I got bitten by the custom bug way back in the late 1970s when I bought the first ever issue of "Street Machine" magazine.



I was still at school then, but lucky enough to live close to infamous Scottish petrolhead Ricco Peri who I sought out and befriended.


Ricco had several outbuildings which were used by local customisers like Allan Corrie and Derek Turley so I just hung around and learned what I could.


Thanks to their enthusiasm my love affair with hot rods and customising has remained to this day. Sadly, I've never gotten around to getting my own car on the road, but I did attend many events throughout the 1980s and 1990s in particular.


Along with my then girlfriend Jan, who I married in 1997, we also staged several shows of our own North of the border. The first was 'Beaula' in 1985 followed by three Auto Fantasias which took place at the SECC in 1988, 1989 and 1992.


I've set up this profile to share the hundreds of photos I've taken over the years at the shows I've attended.


Many of the images are just scans from old prints so the quality isn't always that great. However, I feel they're worth sharing as I'm confident that they'll bring back many fond memories for other hot rodders on Flickr.


Where possible I'd like to add information on the vehicles featured, so if you recognise any of them and can provide any information e.g. who owned them, modifications carried out, etc then please do get in touch.


Like I say, my love of customising remains to this day, but due to lack of funds I'm sadly no closer to getting my own hot rod than I was way back in 1979 when I bought that first issue of "Street Machine".


So, these days I console myself with my second love ... old VW's, which I got into way back in 1993 when I bought a1987 D registered MkII Scirocco.



I loved that car, which is why I kept it for nearly 20 years and why in 2010 having had it laid up for 6 years we began what was supposed to be a complete bare shell restoration.


Thanks to the many friends I made through the Scirocco Register I was able to take Project Poppy from a rusting, dilapidated scrapper to a sound, solid shell ready for sand blasting and prepping for paint.



What was a dream was becoming reality and I felt I was getting so close to turning the corner, to the day when we’d actually start putting her back together. The rear arches had been completely rebuilt, the rear valance repaired and the entire front end replaced!


Unfortunately, the story doesn't have a happy ending. As we all know Mr Fate has a habit of sneaking up on you when you least expect it, smacking you in the face and pulling the rug well and truly from underneath your feet.


For Jan and I that came last summer when a break in at our workshop saw nearly every single part we’d gathered together for the restoration stolen along with a vast array of tools.


Well over £2,000 worth of stuff gone in one night just because some scumbags thought it okay to help themselves to our possessions. Just because some barstewards either didn’t think, or more likely didn’t care, about the impact their actions would have or the dreams they were perhaps about to shatter.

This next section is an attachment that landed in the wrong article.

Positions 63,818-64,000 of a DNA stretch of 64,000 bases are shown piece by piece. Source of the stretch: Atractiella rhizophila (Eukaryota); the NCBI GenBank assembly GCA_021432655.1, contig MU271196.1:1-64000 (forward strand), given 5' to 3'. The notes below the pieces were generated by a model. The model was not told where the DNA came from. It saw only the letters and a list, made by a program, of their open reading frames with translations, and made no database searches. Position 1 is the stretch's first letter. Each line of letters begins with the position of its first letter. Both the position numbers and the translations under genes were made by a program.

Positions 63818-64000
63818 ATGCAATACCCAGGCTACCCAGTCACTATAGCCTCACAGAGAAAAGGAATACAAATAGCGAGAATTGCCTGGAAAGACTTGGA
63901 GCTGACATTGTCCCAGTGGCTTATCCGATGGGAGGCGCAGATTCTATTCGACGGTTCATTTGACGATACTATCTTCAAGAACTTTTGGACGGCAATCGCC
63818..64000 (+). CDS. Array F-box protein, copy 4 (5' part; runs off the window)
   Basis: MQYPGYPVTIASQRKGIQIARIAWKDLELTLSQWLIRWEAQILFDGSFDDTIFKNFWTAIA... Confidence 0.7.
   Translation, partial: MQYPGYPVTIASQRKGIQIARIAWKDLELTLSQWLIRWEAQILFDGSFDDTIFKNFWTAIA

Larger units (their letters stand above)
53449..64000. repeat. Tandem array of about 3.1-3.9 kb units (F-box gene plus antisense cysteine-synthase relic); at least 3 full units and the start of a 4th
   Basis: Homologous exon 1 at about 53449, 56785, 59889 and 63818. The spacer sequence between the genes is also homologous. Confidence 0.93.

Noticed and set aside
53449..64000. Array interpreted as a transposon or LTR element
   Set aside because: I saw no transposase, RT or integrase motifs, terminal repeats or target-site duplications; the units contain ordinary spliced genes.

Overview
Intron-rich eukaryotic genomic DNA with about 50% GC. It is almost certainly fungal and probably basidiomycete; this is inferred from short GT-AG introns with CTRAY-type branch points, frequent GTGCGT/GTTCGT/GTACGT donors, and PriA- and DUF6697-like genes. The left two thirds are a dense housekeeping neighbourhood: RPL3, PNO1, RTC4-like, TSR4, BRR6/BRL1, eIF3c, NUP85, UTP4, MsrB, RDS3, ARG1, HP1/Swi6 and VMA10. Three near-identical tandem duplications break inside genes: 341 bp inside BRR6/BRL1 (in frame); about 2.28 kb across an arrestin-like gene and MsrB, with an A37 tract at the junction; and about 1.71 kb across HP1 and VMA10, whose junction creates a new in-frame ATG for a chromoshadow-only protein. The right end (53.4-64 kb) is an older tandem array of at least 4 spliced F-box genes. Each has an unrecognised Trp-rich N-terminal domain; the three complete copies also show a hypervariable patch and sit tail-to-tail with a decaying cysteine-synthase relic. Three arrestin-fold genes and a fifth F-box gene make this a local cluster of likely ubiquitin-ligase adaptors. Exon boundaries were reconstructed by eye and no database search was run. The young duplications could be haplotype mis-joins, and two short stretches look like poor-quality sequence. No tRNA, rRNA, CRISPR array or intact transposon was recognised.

The tools and spare parts could in time be replaced as we still had money left in the ‘Poppy Fund’, but as that money was there for the remaining works to be completed that would mean pushing back indefinitely getting her on the road. As we’re not well off, what with me having lost my job last year through ill health that could mean it might be years before Project Poppy would be completed.


Add into the mix, uncertainty about my wife’s job and the fact that I’ve just been told I might need to move out of that particular workshop in the very near future and suddenly, instead of feeling we were about to turn the corner we felt like everything was conspiring against us.


And, perhaps the biggest blow was the fact that during the break in the engine and gearbox was also stolen. I say that because shortly after I began my Restoration Thread I wrote:


“The one other thing I am sure of is that I don't want to swap the engine for something bigger. I might get it tweaked, but I see that as the heart and soul of the car so removing it would seem to go against what I set out to do, which is breathe new life into Poppy. Maybe that sounds a little daft, but I'm just not sure I'd feel the same about the car if I swapped the engine over.”


So, given all that had happened and all the uncertainty which surrounded us I’m afraid we decided to bring the project to a halt.


It wasn’t all bad news though because whilst we were restoring Poppy, we bought another Mk2 Scirocco. Lily, as she’s now known is a real beauty and in many way helps make up for the loss of Poppy.



With only 53,000 miles on the clock when we bought her last year she’s in near concours condition. So, whilst I’d love to make some serious modifications to her I think that would be sacrilege. Instead, any changes I make will be subtle ones or at least ones that can be easily reversed such as installing a new leather interior.


Needles to say then amidst all the shots of old custom car shows, you’ll find an increasing number of new images of which many are VWs. Oh, and you’ll also find quite a few of Lily because after driving her my favourite pastime is taking photos of her!


Anyway, I’ve rambled on more than enough. If you’ve gotten this far then well done!


I hope you enjoy my photostream and bear in mind that I’m always willing to negotiate when it comes to supplying copies of my images should they be of special interest to you.





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